A recent paper by McHugh et al., published in The Bone and Joint Research Journal has investigated psychosocial and biomedical outcomes following total hip replacement (THR) and identified predictors of recovery from THR.
Patients with osteoarthritis (OA) on the waiting list for primary THR in North West England were assessed pre-operatively and at six and 12 months post-operatively to investigate psychosocial and biomedical outcomes. Psychosocial outcomes were anxiety and depression, social support and health-related quality of life (HRQoL). Biomedical outcomes were pain, physical function and stiffness. The primary outcome was the Short-Form 36 (SF-36) Health Survey Total Physical Function. Potential predictors of outcome were age, sex, body mass index, previous joint replacement, involvement in the decision for THR, any comorbidities, any complications, type of medication, and pre-operative ENRICHD Social Support Instrument score, Hospital Anxiety and Depression scores and Western Ontario and McMaster Universities osteoarthritis index score.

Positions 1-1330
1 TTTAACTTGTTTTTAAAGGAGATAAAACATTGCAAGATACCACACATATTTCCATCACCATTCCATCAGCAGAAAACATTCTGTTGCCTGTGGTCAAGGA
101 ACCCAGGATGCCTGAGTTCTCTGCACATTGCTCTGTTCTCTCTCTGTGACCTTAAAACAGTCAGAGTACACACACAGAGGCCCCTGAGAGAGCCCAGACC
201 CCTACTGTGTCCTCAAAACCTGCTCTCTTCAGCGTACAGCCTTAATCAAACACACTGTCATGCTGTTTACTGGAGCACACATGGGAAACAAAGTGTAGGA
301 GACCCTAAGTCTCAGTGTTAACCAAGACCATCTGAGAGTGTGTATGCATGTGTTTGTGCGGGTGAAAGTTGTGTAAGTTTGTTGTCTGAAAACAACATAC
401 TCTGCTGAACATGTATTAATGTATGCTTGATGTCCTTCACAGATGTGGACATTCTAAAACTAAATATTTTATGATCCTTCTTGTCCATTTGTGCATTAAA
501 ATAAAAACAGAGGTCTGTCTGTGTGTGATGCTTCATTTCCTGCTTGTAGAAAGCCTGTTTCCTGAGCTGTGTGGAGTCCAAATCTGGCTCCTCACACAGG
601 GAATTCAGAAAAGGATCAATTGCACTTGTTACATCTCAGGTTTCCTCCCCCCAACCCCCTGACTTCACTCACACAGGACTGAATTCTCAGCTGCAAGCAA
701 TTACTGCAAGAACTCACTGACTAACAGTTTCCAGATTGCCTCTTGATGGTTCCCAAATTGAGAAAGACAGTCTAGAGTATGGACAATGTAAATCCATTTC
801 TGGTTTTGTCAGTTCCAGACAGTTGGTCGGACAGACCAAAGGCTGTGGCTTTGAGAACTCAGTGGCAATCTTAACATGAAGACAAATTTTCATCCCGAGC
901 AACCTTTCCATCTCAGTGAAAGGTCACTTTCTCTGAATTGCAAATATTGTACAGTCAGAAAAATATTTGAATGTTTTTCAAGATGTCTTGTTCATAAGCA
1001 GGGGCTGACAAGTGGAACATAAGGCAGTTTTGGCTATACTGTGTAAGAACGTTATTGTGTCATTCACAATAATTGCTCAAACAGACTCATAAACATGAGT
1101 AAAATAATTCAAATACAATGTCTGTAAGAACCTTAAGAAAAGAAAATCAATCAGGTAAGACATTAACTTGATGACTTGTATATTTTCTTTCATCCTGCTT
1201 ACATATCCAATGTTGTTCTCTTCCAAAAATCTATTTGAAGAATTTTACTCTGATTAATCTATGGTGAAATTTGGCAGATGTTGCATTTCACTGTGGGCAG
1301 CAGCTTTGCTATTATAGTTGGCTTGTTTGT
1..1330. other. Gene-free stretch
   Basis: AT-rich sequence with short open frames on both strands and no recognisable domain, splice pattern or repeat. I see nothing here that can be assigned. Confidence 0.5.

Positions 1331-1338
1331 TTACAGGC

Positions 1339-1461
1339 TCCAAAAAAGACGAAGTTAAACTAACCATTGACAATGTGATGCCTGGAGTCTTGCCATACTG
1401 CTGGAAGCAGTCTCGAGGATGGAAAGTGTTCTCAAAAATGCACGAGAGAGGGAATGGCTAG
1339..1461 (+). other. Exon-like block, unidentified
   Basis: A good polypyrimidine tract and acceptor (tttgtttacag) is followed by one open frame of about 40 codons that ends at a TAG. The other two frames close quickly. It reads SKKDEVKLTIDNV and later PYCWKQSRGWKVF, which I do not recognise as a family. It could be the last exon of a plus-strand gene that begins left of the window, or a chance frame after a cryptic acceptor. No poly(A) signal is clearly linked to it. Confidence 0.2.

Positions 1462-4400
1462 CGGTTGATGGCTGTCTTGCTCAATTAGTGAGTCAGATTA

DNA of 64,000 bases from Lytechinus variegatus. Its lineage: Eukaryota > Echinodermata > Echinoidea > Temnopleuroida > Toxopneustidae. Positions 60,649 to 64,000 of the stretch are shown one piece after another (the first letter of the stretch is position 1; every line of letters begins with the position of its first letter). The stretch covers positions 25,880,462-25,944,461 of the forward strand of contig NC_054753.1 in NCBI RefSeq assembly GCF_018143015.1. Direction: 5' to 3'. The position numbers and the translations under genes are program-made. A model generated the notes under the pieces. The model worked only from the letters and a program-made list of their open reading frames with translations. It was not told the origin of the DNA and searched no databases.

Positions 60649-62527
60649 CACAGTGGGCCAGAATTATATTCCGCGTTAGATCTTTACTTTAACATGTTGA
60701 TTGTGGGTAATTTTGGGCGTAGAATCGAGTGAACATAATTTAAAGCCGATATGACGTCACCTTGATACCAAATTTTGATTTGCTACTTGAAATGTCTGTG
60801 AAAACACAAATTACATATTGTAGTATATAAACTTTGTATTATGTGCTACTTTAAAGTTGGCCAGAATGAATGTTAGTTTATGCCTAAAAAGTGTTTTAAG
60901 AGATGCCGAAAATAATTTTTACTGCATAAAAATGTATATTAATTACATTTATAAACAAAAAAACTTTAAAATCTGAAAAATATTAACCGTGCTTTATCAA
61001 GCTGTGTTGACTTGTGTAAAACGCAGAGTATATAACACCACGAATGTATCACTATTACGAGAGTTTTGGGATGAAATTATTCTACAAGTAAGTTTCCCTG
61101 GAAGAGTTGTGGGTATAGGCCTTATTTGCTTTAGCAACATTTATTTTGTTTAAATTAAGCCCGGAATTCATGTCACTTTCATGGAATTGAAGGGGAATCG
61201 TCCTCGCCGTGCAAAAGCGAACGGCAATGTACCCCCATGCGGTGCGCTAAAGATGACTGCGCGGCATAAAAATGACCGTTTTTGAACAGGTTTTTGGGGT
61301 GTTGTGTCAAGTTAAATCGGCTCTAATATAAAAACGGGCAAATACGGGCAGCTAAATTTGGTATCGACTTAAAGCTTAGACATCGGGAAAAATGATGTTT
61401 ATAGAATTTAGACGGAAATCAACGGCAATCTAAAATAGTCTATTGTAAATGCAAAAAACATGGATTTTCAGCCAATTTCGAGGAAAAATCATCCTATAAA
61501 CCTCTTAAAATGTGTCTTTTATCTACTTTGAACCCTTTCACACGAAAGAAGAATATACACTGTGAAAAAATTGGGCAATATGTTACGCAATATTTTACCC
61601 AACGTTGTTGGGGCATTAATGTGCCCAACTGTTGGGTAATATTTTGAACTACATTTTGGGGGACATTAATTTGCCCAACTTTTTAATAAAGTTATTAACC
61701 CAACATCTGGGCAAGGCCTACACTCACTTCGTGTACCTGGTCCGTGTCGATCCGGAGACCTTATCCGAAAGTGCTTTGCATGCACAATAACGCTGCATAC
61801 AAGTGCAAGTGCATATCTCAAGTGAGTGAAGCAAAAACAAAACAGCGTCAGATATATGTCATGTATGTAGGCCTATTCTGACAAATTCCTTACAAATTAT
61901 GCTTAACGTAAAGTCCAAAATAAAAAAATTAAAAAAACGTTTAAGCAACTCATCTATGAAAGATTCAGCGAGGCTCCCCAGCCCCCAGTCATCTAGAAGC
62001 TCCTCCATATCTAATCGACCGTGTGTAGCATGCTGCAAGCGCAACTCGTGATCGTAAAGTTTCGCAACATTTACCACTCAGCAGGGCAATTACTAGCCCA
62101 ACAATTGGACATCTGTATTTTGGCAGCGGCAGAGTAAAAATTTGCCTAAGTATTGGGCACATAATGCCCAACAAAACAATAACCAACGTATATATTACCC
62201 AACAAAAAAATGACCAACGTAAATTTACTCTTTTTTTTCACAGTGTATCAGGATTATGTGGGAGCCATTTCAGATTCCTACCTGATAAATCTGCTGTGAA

The study included 206 patients undergoing THR. There were 88 men and 118 women with a mean age of 66.3 years (SD 10.4;36 to 89). Pain, stiffness and physical function, severity of OA, HRQoL, anxiety and depression all improved significantly from preoperative to 12-month assessment (all p < 0.001), with the greatest improvement occurring in the first six months (all p < 0.001). The predictors that were found to influence recovery six months after THR were: pain (p < 0.001), anxiety (p = 0.034), depression (p = 0.001), previous joint replacement (p = 0.006) and anti-inflammatory drugs (p = 0.012).
The study identified the key psychosocial and biomedical predictors of recovery following THR. Identifying these predictors should help to identify and provide more support for patients at risk of poor recovery following THR.